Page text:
What have I learnt about environmental studies? Well, it is the curse of the editor often to read for errors rather than for content, and I’m not sure I could tell you about every article I have edited. But I have been impressed by the variety of topics discussed and presented at the RCC, and by the excitement of scholars to be working on environmental issues. Maybe this is a product of climate change. The environment is a hot topic – people are discussing it and are open to hearing and reading about it. But the excitement is also a product of the possibilities and diversity on offer at the RCC. Our contributors have included historians, archaeologists, neuroscientists, literary critics, fishing communities, ecovillage residents, lawyers, and theologians. The Center is a hub, and as such it’s diverse, vibrant, busy, and exciting. People relish the chance to work with each other.
That’s nice for them, of course, but is it enough? Do the articles that they write and that we publish serve a purpose? Read More
By Stephanie Hood, RCC Editor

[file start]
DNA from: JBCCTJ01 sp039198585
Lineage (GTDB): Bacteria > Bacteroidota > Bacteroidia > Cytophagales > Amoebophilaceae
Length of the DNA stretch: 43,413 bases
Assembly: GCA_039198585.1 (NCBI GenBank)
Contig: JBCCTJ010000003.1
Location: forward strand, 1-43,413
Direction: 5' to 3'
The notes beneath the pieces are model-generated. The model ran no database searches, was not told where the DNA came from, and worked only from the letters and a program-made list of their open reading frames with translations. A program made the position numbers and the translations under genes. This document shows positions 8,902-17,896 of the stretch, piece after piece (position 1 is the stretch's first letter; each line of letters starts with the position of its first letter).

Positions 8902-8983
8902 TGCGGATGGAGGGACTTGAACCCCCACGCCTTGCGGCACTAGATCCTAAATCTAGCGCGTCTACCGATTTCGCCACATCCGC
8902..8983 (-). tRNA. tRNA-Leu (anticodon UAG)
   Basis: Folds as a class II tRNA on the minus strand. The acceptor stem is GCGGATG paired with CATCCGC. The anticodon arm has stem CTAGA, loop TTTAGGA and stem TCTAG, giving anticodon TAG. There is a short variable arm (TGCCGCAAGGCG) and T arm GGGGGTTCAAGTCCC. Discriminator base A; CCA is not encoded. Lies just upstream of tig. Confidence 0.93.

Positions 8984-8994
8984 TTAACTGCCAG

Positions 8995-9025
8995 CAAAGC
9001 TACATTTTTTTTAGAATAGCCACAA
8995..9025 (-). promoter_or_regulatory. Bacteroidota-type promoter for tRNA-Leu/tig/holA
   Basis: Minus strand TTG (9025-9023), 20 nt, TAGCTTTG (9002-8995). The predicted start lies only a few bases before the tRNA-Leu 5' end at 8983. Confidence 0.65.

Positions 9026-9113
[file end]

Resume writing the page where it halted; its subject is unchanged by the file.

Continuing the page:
RCC staff, fellows, and visiting scholars were drawn together last week for a lunchtime discussion with Prof. Dr. Peter Horn—expert in isotope geochemistry at LMU—on the environmental detection of depleted uranium (DU) and other heavy metals. Horn introduced his topic with an overview of the background of DU use and of the scientific techniques applied to identify its presence in animals and plants. In his work, he analyzes the tissues of soldiers exposed to such oxides in recent wars—including the one in Kosovo. DU is highly concentrated on weapon heads and tanks, causing harm to humans and wildlife through its radioactivity, and by the formation of oxides upon its contact with solid materials, such as stone. Ingested by animal and plant cells through air, water, and food, DU-oxides can have serious consequences including major immune system, liver, and reproductive complications.